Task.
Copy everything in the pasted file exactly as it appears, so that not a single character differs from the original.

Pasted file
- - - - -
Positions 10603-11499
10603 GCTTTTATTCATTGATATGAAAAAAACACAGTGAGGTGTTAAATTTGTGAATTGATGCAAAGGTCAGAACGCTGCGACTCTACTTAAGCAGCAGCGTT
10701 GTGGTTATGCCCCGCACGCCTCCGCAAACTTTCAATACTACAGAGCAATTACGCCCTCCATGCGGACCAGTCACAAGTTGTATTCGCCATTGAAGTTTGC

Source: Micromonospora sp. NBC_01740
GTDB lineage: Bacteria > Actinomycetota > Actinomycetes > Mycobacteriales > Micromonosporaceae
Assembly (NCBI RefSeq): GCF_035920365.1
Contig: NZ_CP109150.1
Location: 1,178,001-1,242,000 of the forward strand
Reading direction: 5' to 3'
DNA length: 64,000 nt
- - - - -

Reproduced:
Positions 10603-11499
10603 GCTTTTATTCATTGATATGAAAAAAACACAGTGAGGTGTTAAATTTGTGAATTGATGCAAAGGTCAGAACGCTGCGACTCTACTTAAGCAGCAGCGTT
10701 GTGGTTATGCCCCGCACGCCTCCGCAAACTTTCAATACTACAGAGCAATTACGCCCTCCATGCGGACCAGTCACAAGTTGTATTCGCCATTGAAGTTTGC

Source: Micromonospora sp. NBC_01740
GTDB lineage: Bacteria > Actinomycetota > Actinomycetes > Mycobacteriales > Micromonosporaceae
Assembly (NCBI RefSeq): GCF_035920365.1
Contig: NZ_CP109150.1
Location: 1,178,001-1,242,000 of the forward strand
Reading direction: 5' to 3'
DNA length: 64,000 nt